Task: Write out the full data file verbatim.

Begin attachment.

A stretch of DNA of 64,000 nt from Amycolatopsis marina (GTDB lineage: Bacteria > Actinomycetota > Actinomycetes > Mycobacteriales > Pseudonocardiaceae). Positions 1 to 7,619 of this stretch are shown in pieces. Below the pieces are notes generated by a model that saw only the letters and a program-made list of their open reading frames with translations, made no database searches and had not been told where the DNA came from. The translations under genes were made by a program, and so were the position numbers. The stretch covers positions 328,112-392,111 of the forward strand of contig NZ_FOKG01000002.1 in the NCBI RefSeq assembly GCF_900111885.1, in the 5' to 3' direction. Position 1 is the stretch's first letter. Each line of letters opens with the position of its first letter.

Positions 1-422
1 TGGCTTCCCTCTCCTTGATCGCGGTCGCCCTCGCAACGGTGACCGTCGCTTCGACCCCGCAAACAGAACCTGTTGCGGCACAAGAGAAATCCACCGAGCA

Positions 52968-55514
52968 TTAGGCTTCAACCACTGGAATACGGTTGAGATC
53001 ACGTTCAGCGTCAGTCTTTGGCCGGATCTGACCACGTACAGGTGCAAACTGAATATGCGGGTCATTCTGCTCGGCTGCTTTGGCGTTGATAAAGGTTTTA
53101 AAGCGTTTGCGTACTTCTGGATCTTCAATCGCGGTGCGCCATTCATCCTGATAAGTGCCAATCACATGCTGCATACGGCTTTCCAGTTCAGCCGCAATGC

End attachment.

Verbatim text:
A stretch of DNA of 64,000 nt from Amycolatopsis marina (GTDB lineage: Bacteria > Actinomycetota > Actinomycetes > Mycobacteriales > Pseudonocardiaceae). Positions 1 to 7,619 of this stretch are shown in pieces. Below the pieces are notes generated by a model that saw only the letters and a program-made list of their open reading frames with translations, made no database searches and had not been told where the DNA came from. The translations under genes were made by a program, and so were the position numbers. The stretch covers positions 328,112-392,111 of the forward strand of contig NZ_FOKG01000002.1 in the NCBI RefSeq assembly GCF_900111885.1, in the 5' to 3' direction. Position 1 is the stretch's first letter. Each line of letters opens with the position of its first letter.

Positions 1-422
1 TGGCTTCCCTCTCCTTGATCGCGGTCGCCCTCGCAACGGTGACCGTCGCTTCGACCCCGCAAACAGAACCTGTTGCGGCACAAGAGAAATCCACCGAGCA

Positions 52968-55514
52968 TTAGGCTTCAACCACTGGAATACGGTTGAGATC
53001 ACGTTCAGCGTCAGTCTTTGGCCGGATCTGACCACGTACAGGTGCAAACTGAATATGCGGGTCATTCTGCTCGGCTGCTTTGGCGTTGATAAAGGTTTTA
53101 AAGCGTTTGCGTACTTCTGGATCTTCAATCGCGGTGCGCCATTCATCCTGATAAGTGCCAATCACATGCTGCATACGGCTTTCCAGTTCAGCCGCAATGC